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On the road to success
29 April 2020
When it comes to the use of the latest technology, the automotive sector has always been at the forefront of adoption and innovation. Charlotte Stonestreet highlights some of the latest developments, from the use of cobots to augment reality
A recent report from Global Market Insights finds that the Automotive Robotics Market size crossed USD 4 billion in 2016 and is poised to grow by over 3.8% between 2017 and 2024, with global sector demand surpassing 210,000 units by 2024.
Manufacturers are adopting the technology for several reasons such as capacity, safety, and quality. It helps in minimising the waste caused by human errors leading to the lesser variability in vehicle assembly. Auto makers are striving to maintain consistent time and control processes in each stage of the assembly line.
For the workforce, many vehicle manufacturing processes include insidious tasks which can eventually lead to musculoskeletal disorders resulting from twisting, lifting, and repetitive movements - an issue that can be eased by implying robots. Further human risk factors from exposure to welding and paint fumes can also be mitigated with robot use, which will augment the global automotive robotics market share.
The report does however identify that high installation costs will hamper the overall market revenue, while uncertainty related to stored data from the product will restrict the industry as information contained in databases can lead to unlawful access or misuse. Moreover, rising unemployment due to automation will act as a restraint to the industry size.
It’s not just the automotive manufacturers themselves that are increasingly implementing automation, but the whole supply chain. In one example, BWI Group, a full service supplier of chassis, suspension and brake products, is benefiting from a Universal Robots UR10 collaborative robot which is employed tending a blow-moulding machine, where completed parts are extracted every 25 seconds and placed in containers ready for shipping, saving on the need – and cost – of having a human operative in attendance. The UR10 has been supplied by RARUK Automation.
Since taking delivery of the UR10, which was supplied by RARUK Automation, BWI Group has been impressed by the cobot's inherent flexibility, as Mike Hathway, Industrial Engineer at BWI Group comments: “First of all we put the UR10 to work tending a crimping machine,” he says. “The machine crimps outer canisters for air-suspension modules. To explain further, outside the flexible sleeve/bag that traps the air, there is a cylinder to help prevent over-expansion and punctures. The machine crimps the cylinder on to the bag, with the UR10 moving parts between each stage of the process: pre-check, crimp and after-check. There is one part in each station at any one time to provide continuous flow.”
Previously this entire operation was manual, with a BWI Group employee performing all tasks.
Not long after the cobot was installed, an internal change of strategy saw the manufacture of these outer canisters relocated to another BWI plant in central Europe, so the UR10 was re-assigned to a different machine.
“UR-series cobots are extremely flexible and can be adapted to a whole host of applications, so we had no trouble finding another role for it,” says Mr Hathway. “We moved the UR10 to a blow-moulding machine, where it extracts dust covers every 25 seconds and loads them neatly into a container ready for shipment to another plant. Previously, the parts would just exit the machine and land randomly on a conveyor, which although a bit messy was fine when we used the dust covers in-house. However, the dust covers are now sent to another facility for assembly, so shipping them in a tangled, random way would render them unusable. If we didn’t deploy the UR10 here we would need a full-time operative at the end of the machine to pack the parts neatly. This job would be particularly dull, comprising five seconds of work and 20 seconds of waiting – hardly an efficient or cost-effective use of labour.”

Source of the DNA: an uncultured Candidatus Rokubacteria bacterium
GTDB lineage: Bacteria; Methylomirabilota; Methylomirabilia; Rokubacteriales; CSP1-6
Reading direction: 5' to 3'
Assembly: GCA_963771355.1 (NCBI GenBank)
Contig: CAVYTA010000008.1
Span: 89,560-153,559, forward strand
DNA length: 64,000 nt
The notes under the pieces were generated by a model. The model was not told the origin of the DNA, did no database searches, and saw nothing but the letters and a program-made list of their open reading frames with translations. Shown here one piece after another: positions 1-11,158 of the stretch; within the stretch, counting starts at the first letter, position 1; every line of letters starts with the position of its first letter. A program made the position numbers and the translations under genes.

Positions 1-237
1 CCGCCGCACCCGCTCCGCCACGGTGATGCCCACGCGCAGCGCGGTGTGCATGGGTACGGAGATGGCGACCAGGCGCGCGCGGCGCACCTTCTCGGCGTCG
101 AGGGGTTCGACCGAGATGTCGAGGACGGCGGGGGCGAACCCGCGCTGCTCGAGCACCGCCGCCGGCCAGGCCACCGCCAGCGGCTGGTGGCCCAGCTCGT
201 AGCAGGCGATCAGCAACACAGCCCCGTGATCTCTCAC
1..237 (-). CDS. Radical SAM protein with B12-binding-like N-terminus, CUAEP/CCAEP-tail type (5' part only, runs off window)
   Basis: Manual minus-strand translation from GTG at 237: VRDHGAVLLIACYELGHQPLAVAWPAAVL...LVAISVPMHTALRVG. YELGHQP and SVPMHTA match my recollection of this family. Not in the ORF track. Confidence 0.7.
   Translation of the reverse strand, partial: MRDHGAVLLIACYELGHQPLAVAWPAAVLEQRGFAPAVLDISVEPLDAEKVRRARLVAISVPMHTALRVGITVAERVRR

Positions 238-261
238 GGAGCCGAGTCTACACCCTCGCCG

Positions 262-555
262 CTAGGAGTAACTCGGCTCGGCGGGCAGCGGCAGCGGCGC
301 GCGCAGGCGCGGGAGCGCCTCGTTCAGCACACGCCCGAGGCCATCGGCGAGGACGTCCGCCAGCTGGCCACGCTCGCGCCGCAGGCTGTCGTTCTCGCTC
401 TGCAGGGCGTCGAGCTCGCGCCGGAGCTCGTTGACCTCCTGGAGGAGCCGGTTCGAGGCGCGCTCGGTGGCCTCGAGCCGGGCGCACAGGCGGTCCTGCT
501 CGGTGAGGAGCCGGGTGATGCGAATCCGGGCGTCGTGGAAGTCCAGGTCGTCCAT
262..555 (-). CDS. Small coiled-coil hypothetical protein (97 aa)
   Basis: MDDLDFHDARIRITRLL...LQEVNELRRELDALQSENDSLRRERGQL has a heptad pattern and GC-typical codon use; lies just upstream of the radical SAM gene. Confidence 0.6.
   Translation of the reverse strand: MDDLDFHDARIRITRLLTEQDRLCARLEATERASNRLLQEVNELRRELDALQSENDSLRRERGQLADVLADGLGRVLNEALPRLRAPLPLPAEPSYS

“We’ve been nothing but impressed with our UR10,” says Mr Hathway. “Aside from the flexibility and reliability, the collaborative capability means we don’t need guarding and can create a far more compact cell – with due care relating to speeds, motion and grippers. Our factory is highly utilised and we don’t have sufficient space to be adding large guarded robot cells. Guarding also adds to the cost of a project.
A different kind of robot is being used in collaboration with human workers at BMW factories in Germany. The group relies on innovative transport and logistics to increase efficiency and flexibility, to better link work processes, as well as to relieve employees from repetitive and time-consuming tasks. These concepts include Omron LD mobile robots for material transport that deliver a particularly high return on investment (ROI). These autonomous mobile robots are equipped with a conveyor tower - a height-adjustable load handling device, developed by system integrator, cts.
In 2015 BMW Group developed the first self-driving Smart Transport Robots (STR), together with the Fraunhofer Institute IML, for the transport of roll containers on logistics areas within production halls. The second generation is now in operation at the BMW Group Regensburg plant. The robots carry roll containers weighing up to one ton and transport them autonomously to the destination of the goods. They calculate the ideal route independently and move freely in the area. The new navigation method SLAM (Simultaneous Localization and Mapping) does not require any permanently installed navigation transmitters in buildings and thus can be used quickly in a new environment. A built-in battery module of the BMW i3 powers the STR for a whole working shift. The delivery of urgent small parts is handled by a smaller version of the STR - the miniSTR based on the Omron LD mobile robot.